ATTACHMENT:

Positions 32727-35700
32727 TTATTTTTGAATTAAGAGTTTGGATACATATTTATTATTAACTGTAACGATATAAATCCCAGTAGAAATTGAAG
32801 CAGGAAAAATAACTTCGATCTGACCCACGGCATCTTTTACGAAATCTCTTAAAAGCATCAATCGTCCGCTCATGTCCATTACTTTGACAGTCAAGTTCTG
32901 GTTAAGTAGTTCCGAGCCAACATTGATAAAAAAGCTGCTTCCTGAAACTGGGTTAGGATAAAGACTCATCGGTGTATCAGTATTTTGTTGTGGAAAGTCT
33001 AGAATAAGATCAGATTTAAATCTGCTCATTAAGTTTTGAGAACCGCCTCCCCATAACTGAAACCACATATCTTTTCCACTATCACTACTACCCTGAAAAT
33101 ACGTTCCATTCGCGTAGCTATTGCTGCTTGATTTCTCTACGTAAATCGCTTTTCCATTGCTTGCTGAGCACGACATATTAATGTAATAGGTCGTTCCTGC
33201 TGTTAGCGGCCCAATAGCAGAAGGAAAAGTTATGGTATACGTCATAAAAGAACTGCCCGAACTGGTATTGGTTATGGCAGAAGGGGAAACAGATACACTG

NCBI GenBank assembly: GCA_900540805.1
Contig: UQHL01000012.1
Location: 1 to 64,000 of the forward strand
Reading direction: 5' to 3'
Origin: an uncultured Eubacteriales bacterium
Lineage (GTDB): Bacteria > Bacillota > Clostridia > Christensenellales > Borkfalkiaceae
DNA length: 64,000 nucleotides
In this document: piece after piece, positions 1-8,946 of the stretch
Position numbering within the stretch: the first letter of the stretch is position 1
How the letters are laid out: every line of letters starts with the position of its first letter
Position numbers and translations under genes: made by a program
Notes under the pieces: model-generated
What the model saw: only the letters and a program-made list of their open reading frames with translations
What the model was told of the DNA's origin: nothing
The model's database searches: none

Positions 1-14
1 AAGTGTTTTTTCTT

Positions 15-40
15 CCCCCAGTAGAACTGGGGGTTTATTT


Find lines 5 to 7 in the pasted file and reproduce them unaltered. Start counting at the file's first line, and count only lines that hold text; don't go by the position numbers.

33001 AGAATAAGATCAGATTTAAATCTGCTCATTAAGTTTTGAGAACCGCCTCCCCATAACTGAAACCACATATCTTTTCCACTATCACTACTACCCTGAAAAT
33101 ACGTTCCATTCGCGTAGCTATTGCTGCTTGATTTCTCTACGTAAATCGCTTTTCCATTGCTTGCTGAGCACGACATATTAATGTAATAGGTCGTTCCTGC
33201 TGTTAGCGGCCCAATAGCAGAAGGAAAAGTTATGGTATACGTCATAAAAGAACTGCCCGAACTGGTATTGGTTATGGCAGAAGGGGAAACAGATACACTG